And he has hated Marvel for YEARS – saying he was glad he bought the Flash issue where the Flash got fat rather than the first Spiderman. He’s in end a cranky old boomer (full disclosure I’m 64) who hates the change from the strong stoic (read bland whitebread) heroes to a bit more rounded characters (they are comic characters after all this ain’t Dostoevsky we are talking about) And of course they rejected his art.
Time has passed him by. Well it’s passed me by too. Time to grow up there Tom.
And the change from bland whitebread superheroes to more well-rounded ones isn’t even new. Michael Keaton’s Batman was in 1989. The Watchmen books are older than that. The Bronze Age of comic books, which saw more complex protagonists and moral ambiguity, is even older than that! Tom Batiuk wants to lecture his audience about comic books, while ignoring most of their history and lore because he personally doesn’t like it. What a tedious, narrow-minded, obsessive bore.
Mary Worth gets a ménage à trois, we get this stupidity. I never thought I would envy Mary Worth!
I’m running out right now to get a lab coat.
Here’s how this conversation has gone so far: “Hi, Comic Related Person!” “I used to buy comic books!”
What am I reading anymore? Can we go back to church cats? I follow Hodge the Southward Cathedral Cat on Instagram now thanks to CBH.
Over in the BattyBlog, Batty talks about Dinkle and getting award at the Midwest Band conference in Chicago.
I agree that Dinkle is his most recognized and enduring character. Nobody gives a crap about Lisa, Becky, Funky, Wally, Adeela and all the other crappy characters with their serious problems. It’s only his act 1 silly characters that matter…like Dinkle and Crankshaft. That should be a lesson for Batty.
Good Lord, that is horrible writing!
He starts the article by saying “As all of the aforementioned was going on”. What aforementioned? He obviously extracted this from a longer narrative where something was going on, but he doesn’t tell us what it is. As an excerpt, it makes no sense. I went to journalism school, and they train you to clarify any vague pronouns in a quote. You would do “as (the Lisa cancer story) was going on….”
But he doesn’t need this phrase anyway, because the sentence ends “…Dinkle’s adventures with the band were a continuing running side story under everything.” He says the same thing twice! And he doesn’t tell what it was either time! Or even when! The blog articles are about different subjects and timeframes, like most blogs are, so it’s not clear what this is supposed to follow from.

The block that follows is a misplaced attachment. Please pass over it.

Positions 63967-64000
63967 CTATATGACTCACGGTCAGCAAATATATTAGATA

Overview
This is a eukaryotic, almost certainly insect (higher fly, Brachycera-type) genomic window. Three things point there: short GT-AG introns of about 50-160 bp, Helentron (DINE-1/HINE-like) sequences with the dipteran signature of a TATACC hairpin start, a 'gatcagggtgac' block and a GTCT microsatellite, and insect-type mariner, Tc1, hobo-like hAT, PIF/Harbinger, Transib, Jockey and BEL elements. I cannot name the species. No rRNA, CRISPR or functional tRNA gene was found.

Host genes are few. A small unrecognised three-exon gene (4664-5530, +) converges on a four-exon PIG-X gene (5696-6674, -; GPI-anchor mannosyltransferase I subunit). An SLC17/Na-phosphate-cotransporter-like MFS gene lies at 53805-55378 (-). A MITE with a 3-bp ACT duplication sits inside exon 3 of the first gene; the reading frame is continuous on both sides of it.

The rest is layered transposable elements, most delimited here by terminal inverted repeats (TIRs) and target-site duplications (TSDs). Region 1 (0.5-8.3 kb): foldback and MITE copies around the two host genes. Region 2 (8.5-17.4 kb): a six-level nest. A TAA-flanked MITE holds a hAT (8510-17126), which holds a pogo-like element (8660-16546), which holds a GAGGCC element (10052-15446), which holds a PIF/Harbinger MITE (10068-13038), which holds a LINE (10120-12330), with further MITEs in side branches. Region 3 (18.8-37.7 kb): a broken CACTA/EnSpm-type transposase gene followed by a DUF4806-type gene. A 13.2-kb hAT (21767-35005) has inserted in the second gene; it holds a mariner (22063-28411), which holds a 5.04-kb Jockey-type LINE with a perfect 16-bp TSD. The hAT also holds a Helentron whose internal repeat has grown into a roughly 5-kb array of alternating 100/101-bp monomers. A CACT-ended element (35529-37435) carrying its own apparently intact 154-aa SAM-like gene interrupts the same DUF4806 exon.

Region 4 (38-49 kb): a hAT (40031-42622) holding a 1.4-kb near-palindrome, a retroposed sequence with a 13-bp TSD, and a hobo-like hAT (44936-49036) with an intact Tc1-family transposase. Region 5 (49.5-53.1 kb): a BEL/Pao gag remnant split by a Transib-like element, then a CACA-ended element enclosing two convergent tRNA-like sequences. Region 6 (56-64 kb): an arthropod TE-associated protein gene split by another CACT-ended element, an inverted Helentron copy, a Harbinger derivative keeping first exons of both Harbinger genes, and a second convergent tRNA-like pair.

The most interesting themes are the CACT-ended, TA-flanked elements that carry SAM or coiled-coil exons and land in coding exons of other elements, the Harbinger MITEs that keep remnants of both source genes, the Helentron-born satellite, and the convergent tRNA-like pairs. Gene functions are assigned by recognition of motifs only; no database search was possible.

“I continued in my role as a de facto band chaperone, as I traveled the country giving talks about Harry.” Huh? Chaperones are adults who oversee a traveling group, typically of underage children. If Harry Dinkle was a real person who traveled with Batiuk, neither of them would be a chaperone. Or did Batiuk bring an actual band with him to give Dinkle speeches?
“I was awarded their Medal of Honor, although I realize that I was only a stand-in for Harry.” Why does this need to be explained? Of course Batiuk is being honored because of a character he created, and not because of his contributions to music.
“Although things were about to change, for now…” What I’m saying is, basically, Tom Batiuk, in certain circumstances, kind of likes using weasel words.
“Harry continued to reign as my most recognizable and enduring character.” I guess he thinks Lisa is his most recognizable and enduring character now?
As always the blog posts show the vast gap between the comic strip he thinks he is creating and the train wreck that we read.
Somehow Batty has gotten the impression that A) to be really important, you must be “serious, not comic,” and B) comedy in itself is fundamentally unserious. Both are untrue in any artistic field, but especially in comic art.
“I guess he thinks Lisa is his most recognizable and enduring character now?”
That seems to be what he’s implying in that excerpt lifted entirely and without adaptive editing from the Introduction to Volume 9 of The Complete Funky Winkerbean, but given that Dinkle has a shoe brand and will apparently be making an appearance at the Rose Parade in January, he still holds the title.
1. Oh come the hell on — This was Akron in the 1950s, not Newark or East St. Louis or Gary, Indiana… A kid biking through “downtown” wouldn’t have been any big deal at all…
2. Don’t forget folks, this is supposed to be a Hall-of-Fame comics geek nerd loser and an unquestioned expert in his field yet he doesn’t know what comics cost in the 1950s despite having a shelves and racks full of them in his own fucking store, because reasons…
2a. I don’t get it — DSH John is probably around my age (mid-40s), so even *HE* should personally remember from his childhood 20-cent postage stamps, 35-cent sodas, $1.25 for a gallon of petrol, new cars for $8,000, new homes for $75,000, and $20,000 being the national average of worker salaries…
2b. For fuck’s sake — IF NOTHING ELSE, I presume John *DID* grow up around a father or a grandfather, uncle, retired neighbor or even a schoolteacher who was more than happy to tell them how much things cost when they were growing up… So why his feigned surprise?